George VII not Charles's new title despite speculations – official title confirmed

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Following the death of his mother, Queen Elizabeth II, and under the old common law rule ‘Rex nunquam moritur’, which translates as ‘The King never dies’, Prince Charles is automatically the new monarch.

Succession plans dictate that Charles will make his first public address as head of state on the evening after the Queen’s passing and will be officially proclaimed king at 11am the following day at St James’ Palace in London.

The new King could have chosen to rule under a different name, which many other Kings and Queens have done before.

Monarchs have the opportunity to take a regnal name when they ascend the throne. 

Some commentators speculated he would go by the name of King George, as his full name is Charles Philip Arthur George. 

His grandfather was King George VI and his great-grandfather was King George V.

However, the former Prince of Wales has chosen to reign under his birth name – like his late mother, Queen Elizabeth II. 

When she was coronated in 1952, people asked her what her regnal name would be and she famously replied: “My own, of course.”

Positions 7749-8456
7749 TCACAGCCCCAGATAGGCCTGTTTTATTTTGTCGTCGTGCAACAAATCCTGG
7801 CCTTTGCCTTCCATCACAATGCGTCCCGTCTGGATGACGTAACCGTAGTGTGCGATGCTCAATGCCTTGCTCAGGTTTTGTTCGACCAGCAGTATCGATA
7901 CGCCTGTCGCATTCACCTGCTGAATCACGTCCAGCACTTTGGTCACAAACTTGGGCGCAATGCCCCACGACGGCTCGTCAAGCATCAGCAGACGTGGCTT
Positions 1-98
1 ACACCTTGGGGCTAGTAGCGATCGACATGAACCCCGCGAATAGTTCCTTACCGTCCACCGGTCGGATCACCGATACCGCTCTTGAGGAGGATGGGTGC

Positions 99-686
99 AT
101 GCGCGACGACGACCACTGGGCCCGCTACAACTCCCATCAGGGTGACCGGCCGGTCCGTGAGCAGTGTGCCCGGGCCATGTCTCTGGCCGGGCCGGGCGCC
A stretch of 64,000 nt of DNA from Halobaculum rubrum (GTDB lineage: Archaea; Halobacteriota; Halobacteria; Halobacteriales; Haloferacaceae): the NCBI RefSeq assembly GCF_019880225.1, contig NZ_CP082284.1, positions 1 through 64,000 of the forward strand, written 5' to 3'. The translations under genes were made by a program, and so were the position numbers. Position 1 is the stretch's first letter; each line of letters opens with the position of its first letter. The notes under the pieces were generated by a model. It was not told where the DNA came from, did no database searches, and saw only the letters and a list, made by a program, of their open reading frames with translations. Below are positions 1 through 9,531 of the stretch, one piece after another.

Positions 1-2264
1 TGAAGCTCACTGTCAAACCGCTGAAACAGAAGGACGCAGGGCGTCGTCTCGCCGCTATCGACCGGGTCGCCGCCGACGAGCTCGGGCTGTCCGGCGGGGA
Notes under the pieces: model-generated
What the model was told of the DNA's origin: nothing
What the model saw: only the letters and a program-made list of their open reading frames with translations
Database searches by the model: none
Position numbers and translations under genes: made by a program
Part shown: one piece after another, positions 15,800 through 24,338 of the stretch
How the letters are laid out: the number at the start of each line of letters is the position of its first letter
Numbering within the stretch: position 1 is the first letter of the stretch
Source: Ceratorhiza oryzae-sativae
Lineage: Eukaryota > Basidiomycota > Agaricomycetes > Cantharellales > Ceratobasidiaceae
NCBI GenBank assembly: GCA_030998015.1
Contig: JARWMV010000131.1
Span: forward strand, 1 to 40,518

His Majesty has reportedly cited “negative connotations”, in the past, associated with King Charles I and King Charles II – leading some to believe he would take the title of King George VII instead. 

Charles I took the throne in 1625 and was later beheaded for treason on January 30, 1649, while Charles II was said to have had 14 illegitimate children. 

But following in his mother’s footsteps, Charles has kept his birth name, with new PM Liz Truss confirming His Majesty’s new title during a speech on Thursday.

Delivering the speech delivered from Downing Street, she confirmed he would be called “King Charles III”.

She said: “Today the Crown passes, as it has done for more than a thousand years, to our new monarch, our new head of state, his majesty King Charles III.”

The Prime Minister ended her speech saying: “Long Live the King”.

In a heartfelt message to the country, Ms Truss said: “Queen Elizabeth II was the rock on which our country was built.

“Britain is the great country it is today because of her.

“She was the very spirit of Great Britain. That spirit will endure.”

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